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Is a personal representative a “person,” at least for one specific purpose? That was the question asked and answered by the Nebraska Supreme Court. The answer was no.
A little background would be helpful to understand what’s going on. When a person dies and owns property, Nebraska law requires the estate (meaning the collection of property that the person who died owned at the time of death) be opened through a process called probate. In the probate process, an individual called a “personal representative” is appointed to accumulate the property of the person who died, pay the creditors, then divide the property either based on the directions of the will (if the person died with a will) or Nebraska state law (if the person died without a will).
In Correa v. Estate of Hascall, Dean Hascall passed away in 2009. His widow, Neomi, was appointed personal representative of the estate and divided all the property. The estate was closed in 2011, meaning the Court was satisfied that the personal representative did everything she was supposed to do to divide the estate.
In 2012, Neomi and the Hascall estate was sued by Gloria Correa for negligence based on a car accident involving Gloria and Dean in 2008. Neomi asked for the lawsuit to be dismissed, in part because her duties as a personal representative for Dean’s estate had been completed and the estate was closed.
The Nebraska Supreme Court agreed with Neomi. The suit against the estate was dismissed based on a statute of limitations rule that requires a lawsuit against an estate to be brought within three years of the incident giving rise to the lawsuit, which Gloria failed to do.
But Gloria also sued Neomi personally, for negligence. But the Nebraska Supreme Court, in agreeing with the lower Court of Appeals, ruled that a personal representative is not a “natural person” that can be sued, but rather a legal entity that is created through the probate process. And if a personal representative is created by the probate process, then by definition that “person” no longer exists once the estate has been closed.
In some ways, a “personal representative” is similar to the idea of a corporation, in that it is a separate “legal entity” from the individual or individuals that make up the corporation. This “legal fiction” helps to protect the individuals serving in those capacities (or those forming a corporation) from actions outside of their duties as part of that “legal entity.”
So, because Neomi’s appointment as a personal representative ended before Gloria brought her lawsuit, the “personal representative” did not exist for Gloria to sue in the first place. As a result, the Nebraska Supreme Court agreed with the Court of Appeals and dismissed Gloria’s appeal.
Thank you for taking the time to come visit the official Runge Law Office blog! Here, we will be providing you with important and helpful information about the specific areas of law we focus on, to help you understand your rights and how we can help you find solutions to the problems you face.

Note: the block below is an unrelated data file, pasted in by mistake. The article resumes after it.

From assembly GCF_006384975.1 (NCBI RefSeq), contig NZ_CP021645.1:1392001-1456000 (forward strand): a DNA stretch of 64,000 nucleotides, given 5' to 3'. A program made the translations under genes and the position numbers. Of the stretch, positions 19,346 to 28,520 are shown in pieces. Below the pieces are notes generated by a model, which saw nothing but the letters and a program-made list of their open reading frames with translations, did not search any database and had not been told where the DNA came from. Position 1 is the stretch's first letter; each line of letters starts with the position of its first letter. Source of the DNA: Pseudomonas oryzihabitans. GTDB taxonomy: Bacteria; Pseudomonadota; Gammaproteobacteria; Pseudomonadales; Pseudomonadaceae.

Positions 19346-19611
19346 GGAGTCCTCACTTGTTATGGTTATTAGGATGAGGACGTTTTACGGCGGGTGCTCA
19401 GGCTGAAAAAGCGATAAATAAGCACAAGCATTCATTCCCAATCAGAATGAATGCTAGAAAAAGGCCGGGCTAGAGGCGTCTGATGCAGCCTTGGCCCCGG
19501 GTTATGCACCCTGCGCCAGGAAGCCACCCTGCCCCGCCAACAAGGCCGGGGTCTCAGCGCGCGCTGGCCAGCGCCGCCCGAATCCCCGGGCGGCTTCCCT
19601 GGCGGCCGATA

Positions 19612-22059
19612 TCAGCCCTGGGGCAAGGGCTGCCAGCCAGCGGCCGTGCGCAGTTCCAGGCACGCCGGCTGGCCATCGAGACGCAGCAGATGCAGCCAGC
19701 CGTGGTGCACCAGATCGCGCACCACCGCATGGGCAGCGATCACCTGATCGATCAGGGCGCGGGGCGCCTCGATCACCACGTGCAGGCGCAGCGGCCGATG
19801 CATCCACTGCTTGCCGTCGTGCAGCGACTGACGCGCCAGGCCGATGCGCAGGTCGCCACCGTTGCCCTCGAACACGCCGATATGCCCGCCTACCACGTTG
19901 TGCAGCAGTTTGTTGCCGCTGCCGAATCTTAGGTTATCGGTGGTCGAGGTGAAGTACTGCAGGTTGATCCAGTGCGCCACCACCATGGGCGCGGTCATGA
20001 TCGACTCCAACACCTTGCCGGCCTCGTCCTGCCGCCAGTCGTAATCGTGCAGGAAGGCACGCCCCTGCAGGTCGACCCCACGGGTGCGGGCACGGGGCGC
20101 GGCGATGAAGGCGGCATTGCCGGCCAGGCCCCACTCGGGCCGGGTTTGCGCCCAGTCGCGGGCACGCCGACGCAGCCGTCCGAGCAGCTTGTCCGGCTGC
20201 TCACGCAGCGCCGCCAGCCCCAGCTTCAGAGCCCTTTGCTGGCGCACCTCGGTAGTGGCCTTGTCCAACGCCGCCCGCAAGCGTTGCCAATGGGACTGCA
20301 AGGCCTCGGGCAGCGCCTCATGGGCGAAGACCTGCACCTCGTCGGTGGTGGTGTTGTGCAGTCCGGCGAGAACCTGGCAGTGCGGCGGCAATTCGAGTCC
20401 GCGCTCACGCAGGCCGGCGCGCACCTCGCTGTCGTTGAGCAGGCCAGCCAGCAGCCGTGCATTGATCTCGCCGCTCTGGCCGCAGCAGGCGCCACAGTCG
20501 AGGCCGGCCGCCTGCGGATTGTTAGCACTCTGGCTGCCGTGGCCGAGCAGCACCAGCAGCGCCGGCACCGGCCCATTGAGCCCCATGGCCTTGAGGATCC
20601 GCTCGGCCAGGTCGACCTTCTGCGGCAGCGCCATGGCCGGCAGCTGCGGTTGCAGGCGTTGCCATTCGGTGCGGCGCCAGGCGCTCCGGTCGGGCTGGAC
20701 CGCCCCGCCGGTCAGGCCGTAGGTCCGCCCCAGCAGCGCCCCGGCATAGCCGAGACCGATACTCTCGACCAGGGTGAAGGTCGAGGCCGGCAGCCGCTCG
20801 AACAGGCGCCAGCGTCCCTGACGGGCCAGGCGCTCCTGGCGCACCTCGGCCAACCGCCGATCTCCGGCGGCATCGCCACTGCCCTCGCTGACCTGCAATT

We have practiced law in Omaha and eastern Nebraska since 1995. At Runge Law Office, we focus our practice on:
– Family Law. This area includes divorce, custody disputes, child support issues, modification of previous orders when circumstances have changed, and enforcement actions that use the power of the Court to follow a previously-entered order.
– Criminal Defense. We have experience in tribal, state, and federal courts, defending people accused of both felonies and misdemeanors. If you have been accused of a crime, both your freedom and your future are at stake. You need experienced representation that knows how to find a solution to your problem, either through smart negotiation or in court.
– Juvenile Law. If the State has come in and taken your children based on allegations of abuse or neglect, it is critical that you have experienced representation helping you. Once a child has been removed and a juvenile court cause started, by law parents only have a certain amount of time before the State will take actions to permanently take your children away. We have extensive experience in juvenile court, and can help you find a solution to your problem.
– Estate Planning. Thinking about death is always unpleasant. But if you don’t have a plan for your property when you die, the State has one for you. If you want to make sure you have control over your property once you die, you need to speak with us. We have experience in listening to your concerns and crafting the right legal framework to ensure that your wishes are honored and your family is protected after your death. We can also help you with living wills and powers of attorney to make sure your wishes are honored and your rights are protected when you are at your most vulnerable.
– Native American Law. In Indian Country, the intersection of tribal, state, and federal laws can be very challenging. We have years of experience working in Indian Country, in both tribal courts and state courts, and can help you navigate the legal, jurisdictional, and cultural barriers you may be facing. Patrick has been a public defender in tribal court, and is currently the Chief Judge of the Winnebago Tribal Court. He also teaches Native American Law at the Creighton University School of Law, and has taught and spoken frequently about Native American Law issues such as the Indian Child Welfare Act.
At Runge Law Office, we are here to help find solutions for your legal problems. Please contact us at 402-390-9577 or using the form below to ask questions or schedule a free consultation.